Week 2

Day 8  Get ready for [awesome]

In collaborating with my sister, I decided it’s good to swap awesome for diet.  The commitment here is to understand that time and energy will be required to make a change, and your time and energy was probably already at capacity.  So some prioritization and elimination of less important things will be necessary.  The good news is, if this is a healthy habit, it’s going to give energy back to you.

It’s probably no accident that people who are successful at long term weight loss (see NWCR.ws) watch less TV that the average American.  It really helps in 3 ways:  First, Watching TV is stressful.  Popular shows are about murder and reality shows focus on unfairness and jerks.  We have a certain taste for stress in our entertainment.  Second, TV is full of commercials and commercialism (both for food, and for stuff if you’re dealing with clutter).  Third, TV takes time.

Day 9  Choose an exercise program

I guess this is the part where I clarify that decluttering is like exercise, and time management is like diet, and together they form an organized lifestyle similar to a healthy lifestyle.  Diet and exercise are actually more intimately linked than at first seems clear to most people, because they intersect at the internal pH of cells.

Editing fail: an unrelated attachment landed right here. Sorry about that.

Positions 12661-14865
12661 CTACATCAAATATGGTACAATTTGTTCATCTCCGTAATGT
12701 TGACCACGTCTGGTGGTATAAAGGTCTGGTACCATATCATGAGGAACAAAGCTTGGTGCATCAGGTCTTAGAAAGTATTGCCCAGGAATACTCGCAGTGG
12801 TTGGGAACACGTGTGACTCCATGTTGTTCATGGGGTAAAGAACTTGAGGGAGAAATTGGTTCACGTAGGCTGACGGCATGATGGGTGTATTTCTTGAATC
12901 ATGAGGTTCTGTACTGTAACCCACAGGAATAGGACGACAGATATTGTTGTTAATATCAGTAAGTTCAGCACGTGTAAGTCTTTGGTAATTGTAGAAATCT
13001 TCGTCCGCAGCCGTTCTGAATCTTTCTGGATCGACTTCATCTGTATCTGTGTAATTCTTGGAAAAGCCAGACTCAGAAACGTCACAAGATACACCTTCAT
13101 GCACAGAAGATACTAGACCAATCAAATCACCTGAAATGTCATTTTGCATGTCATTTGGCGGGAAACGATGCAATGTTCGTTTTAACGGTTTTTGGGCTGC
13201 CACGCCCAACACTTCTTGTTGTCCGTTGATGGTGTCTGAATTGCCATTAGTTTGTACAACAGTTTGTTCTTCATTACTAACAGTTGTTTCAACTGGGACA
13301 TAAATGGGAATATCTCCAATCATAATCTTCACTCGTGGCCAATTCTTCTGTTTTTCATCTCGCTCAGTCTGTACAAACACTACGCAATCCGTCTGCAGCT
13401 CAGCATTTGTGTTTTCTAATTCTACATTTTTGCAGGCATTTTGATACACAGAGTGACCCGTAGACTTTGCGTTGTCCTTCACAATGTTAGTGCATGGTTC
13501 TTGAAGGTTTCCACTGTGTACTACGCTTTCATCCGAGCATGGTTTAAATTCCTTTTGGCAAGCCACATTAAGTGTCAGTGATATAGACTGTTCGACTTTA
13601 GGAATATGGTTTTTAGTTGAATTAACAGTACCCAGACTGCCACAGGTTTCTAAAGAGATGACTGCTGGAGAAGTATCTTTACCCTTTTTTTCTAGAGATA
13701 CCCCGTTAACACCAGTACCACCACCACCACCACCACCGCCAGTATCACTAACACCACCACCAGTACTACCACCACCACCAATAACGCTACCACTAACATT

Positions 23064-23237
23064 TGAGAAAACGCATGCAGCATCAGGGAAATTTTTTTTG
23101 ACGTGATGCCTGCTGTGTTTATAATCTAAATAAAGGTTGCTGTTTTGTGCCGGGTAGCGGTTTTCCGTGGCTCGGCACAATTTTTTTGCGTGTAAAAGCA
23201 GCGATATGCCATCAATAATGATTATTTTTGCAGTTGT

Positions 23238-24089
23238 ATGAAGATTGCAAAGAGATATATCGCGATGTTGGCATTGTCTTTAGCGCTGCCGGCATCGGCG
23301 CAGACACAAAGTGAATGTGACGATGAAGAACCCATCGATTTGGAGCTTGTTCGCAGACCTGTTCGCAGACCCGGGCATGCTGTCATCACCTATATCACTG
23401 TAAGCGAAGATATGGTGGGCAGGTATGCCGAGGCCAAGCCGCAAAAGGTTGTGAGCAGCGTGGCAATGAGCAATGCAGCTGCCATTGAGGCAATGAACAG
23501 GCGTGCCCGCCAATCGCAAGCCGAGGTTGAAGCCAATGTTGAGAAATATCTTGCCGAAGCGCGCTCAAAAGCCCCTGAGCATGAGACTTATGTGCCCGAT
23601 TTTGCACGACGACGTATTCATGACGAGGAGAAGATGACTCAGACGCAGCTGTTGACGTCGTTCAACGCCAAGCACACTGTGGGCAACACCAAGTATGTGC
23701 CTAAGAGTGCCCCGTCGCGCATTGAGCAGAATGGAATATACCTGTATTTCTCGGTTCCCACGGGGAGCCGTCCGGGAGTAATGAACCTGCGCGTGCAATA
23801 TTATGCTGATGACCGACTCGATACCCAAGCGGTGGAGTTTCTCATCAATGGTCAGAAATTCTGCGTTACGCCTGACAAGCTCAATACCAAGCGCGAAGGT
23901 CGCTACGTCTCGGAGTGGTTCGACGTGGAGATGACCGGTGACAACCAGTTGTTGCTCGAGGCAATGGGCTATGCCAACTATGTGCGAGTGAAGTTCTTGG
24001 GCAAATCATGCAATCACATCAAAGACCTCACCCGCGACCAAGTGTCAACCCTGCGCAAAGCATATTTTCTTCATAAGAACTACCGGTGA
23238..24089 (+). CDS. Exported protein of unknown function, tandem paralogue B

You might remember a thing called ATP from biology class.  Eating makes it.  Exercise uses it.  Simple enough, except when ATP (adenosine tri phosphate) it becomes ADP (di, rather tha tri) and that other phosphate goes out into the world.  What is not super obvious, and the reason it’s a major energy carrier, is that phosphate is the most negative ion in your body.  You have many that are -1 and a few that are -2, but phosphate alone is -3.  That means it can gather and release hydrogen ions and still be negative.  And hydrogen is the H in pH.  If you eat too much and don’t move enough, your cells will struggle to maintain pH and things don’t happen they way the should, which is why a healthy lifestyle has such wide ranging effects.

My point with this is that there really is a nexus between what we are planning and what we are doing.

Day 10 Set moderate goals